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People sometimes complain that newspapers publish only bad news. Yet if a newspaper were to publish only good news, it would probably go bankrupt in a month, or maybe a week. The same principle applies to the longevity of the Torah.
This comes to mind as we turn back the clock and start our reading again. In the same breath that we finish with the death of Moshe we begin with the beginning of creation. After shaking our heads during the year in admiration of the miracles rained down on the Israelites during their 40-year sojourn in the desert, and then shaking those same heads because of the challenges and frustrating intransigence wrought by those same Israelites, we return to a simpler time. Or so it seems.
We have the creation. God says, and it’s done. And all is good. Imagine five books of “only good”. Boring. Because what kind of development could you find where everything goes as planned? So we have to have conflict. Action. Controversy.
And we get action. Adam and Eve are ensconced in their Garden of Eden where all they have to do is look after their paradise. Even watering the plants is taken care of by the rivers. But like the pistol in the first act of a play that will be fired in the third act, a tree of potential destruction is planted early on.
You can eat what you want, they are told, but keep away from the tree of knowledge of good and bad. And of course, they don’t. Only in this way can there be development.
We have seen several adaptations of this story in movies. One was the 1998 film ‘The Truman Show’ with Jim Carrey. A director, Christof, creates a whole town which is only a façade, in which the life of one main character, Truman, is followed from his birth onward.
Everything is controlled. Nothing bad can happen to Truman because the script does not allow for it. And if anything untoward occurs, there is an emergency backup plan to assist and apply damage control. Truman seems completely unaware of the artificiality of his situation, although everyone else knows it’s a sham because they are paid actors. Adam and Eve were also in the dark.
It is only when Truman eats from the tree of knowledge, knowledge transmitted by a woman, that he is living in a movie set, does he begin to look around and see how overly perfect everything is. And he wants out. Or he thinks he does. Adam and Eve just panic.
But what do we really know about our story? Fleshing out the Garden of Eden story we have in today’s parsha, let’s try to see what is not written – what thoughts if any might have gone through Adam’s head, and Eve’s, before they ate from the forbidden fruit. Could they have imagined what life would be like outside the garden? Could they have built a scenario of what they would be losing by taking that bite? And did they consider what they might gain to counterbalance such potential losses?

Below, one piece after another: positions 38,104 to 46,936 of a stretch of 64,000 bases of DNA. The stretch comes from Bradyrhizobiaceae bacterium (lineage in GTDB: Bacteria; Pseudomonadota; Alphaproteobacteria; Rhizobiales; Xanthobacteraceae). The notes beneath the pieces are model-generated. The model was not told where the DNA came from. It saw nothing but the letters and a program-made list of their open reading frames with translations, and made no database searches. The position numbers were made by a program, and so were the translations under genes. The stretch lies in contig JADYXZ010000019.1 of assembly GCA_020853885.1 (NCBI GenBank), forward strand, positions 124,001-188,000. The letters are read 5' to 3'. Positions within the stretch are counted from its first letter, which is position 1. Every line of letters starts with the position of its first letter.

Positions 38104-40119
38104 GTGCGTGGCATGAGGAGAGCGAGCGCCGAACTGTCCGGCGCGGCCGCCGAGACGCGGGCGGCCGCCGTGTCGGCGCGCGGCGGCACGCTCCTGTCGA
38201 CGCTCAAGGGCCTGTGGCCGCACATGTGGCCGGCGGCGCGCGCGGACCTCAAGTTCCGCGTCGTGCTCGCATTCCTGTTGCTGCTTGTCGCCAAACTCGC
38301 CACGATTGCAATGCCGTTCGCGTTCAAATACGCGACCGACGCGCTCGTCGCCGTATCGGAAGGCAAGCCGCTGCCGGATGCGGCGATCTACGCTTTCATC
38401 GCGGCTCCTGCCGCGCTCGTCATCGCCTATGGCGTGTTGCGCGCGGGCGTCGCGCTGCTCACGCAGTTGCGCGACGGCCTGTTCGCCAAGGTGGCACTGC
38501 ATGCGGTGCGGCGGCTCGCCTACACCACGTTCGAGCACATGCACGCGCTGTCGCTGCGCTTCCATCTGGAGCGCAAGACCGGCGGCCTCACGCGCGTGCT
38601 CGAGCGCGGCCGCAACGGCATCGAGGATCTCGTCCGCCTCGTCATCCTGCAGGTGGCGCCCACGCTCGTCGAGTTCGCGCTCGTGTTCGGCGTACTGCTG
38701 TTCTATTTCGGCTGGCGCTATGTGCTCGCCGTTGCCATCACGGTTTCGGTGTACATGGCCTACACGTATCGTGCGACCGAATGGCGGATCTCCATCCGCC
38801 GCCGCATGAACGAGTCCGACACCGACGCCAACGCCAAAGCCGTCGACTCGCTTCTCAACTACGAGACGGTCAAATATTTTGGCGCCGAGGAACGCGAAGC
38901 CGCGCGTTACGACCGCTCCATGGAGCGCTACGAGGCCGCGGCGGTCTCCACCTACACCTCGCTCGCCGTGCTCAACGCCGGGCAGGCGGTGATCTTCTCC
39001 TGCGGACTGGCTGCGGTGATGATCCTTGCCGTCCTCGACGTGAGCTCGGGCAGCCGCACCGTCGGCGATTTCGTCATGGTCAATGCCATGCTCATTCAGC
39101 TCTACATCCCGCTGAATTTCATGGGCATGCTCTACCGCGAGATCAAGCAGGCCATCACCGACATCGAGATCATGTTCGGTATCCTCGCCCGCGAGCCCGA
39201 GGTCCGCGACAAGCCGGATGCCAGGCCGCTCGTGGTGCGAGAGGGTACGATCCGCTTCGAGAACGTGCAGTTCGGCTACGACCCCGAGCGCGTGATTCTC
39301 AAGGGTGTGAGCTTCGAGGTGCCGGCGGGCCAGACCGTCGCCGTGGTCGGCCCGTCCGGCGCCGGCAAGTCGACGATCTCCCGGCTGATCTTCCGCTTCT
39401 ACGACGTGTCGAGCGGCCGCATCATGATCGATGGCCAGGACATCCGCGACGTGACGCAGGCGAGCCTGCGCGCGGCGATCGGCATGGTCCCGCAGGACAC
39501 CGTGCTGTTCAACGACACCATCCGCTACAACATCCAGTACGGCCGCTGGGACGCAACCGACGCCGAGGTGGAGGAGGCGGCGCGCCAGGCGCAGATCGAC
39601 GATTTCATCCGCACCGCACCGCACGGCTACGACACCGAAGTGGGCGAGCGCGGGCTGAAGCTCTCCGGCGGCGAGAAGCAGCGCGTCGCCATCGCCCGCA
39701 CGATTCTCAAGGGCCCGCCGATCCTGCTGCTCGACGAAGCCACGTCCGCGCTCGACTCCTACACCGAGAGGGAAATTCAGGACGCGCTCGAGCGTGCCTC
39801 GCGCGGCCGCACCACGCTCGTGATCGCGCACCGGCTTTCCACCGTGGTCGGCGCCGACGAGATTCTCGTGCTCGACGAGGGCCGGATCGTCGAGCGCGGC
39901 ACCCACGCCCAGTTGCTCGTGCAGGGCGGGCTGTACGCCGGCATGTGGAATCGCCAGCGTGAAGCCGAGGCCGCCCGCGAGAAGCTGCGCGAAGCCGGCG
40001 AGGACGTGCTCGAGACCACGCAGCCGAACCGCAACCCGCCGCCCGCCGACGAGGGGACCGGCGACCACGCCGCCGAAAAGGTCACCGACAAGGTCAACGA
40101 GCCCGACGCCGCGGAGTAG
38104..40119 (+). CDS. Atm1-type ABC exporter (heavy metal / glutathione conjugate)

I don’t think they could fathom what changes would occur because, relying on the text, they had no reason to suspect any other type of life existed. Real knowledge of the outside world was not available to them.
For argument’s sake, let’s say they discussed whether to bite or not to bite. Eve might say, we have such a nice place here, but surely the places outside of here are just as nice. Or maybe nothing will happen? God wouldn’t kill us, would he?
Adam might say, I don’t know. My work here is pretty nice, but it’s no big challenge anymore. Maybe I could find another place where my skills could be put to better use…
What they couldn’t have imagined was the extent of the change they would undergo. You will eat bread by the sweat of your brow (no more cushy union jobs for you) and it may or may not give you something in return. As for you, young lady, you’re going to learn what giving birth really entails. Pain. Suffering. And then we have the story of Cain and Abel. Well, how could she have even thought of such an option? Did she know what pain was in that world of everything good?
In the Truman Show, Christof the director tries to persuade Truman not to leave the hothouse/womb he has created for him. You don’t know how bad it is out there, he says. When Truman leaves, we don’t know what he finds outside. We would like to believe that he finds his female companion and they live happily ever after. But that’s a Hollywood touch. After all, what real skills does he have for the outside world? What sort of bank balance does he have to begin to live on his own? It’s disheartening to analyze such narratives because they reflect our desire for a happy end more than they reflect reality.
As for our story, from here on, the parsha and the whole book of Bereshit are full of action. Of “bad news” which helps to develop the plot and to lead to “progress.” Or regress.
And what about us? Here we are, after the holidays, happily striding into the future, like Adam and Eve, not knowing what’s going to happen. Not knowing didn’t bother them as much as it bothers us. That’s one reason it’s so soothing to begin with Bereshit again. There, at least, we know what’s going to happen.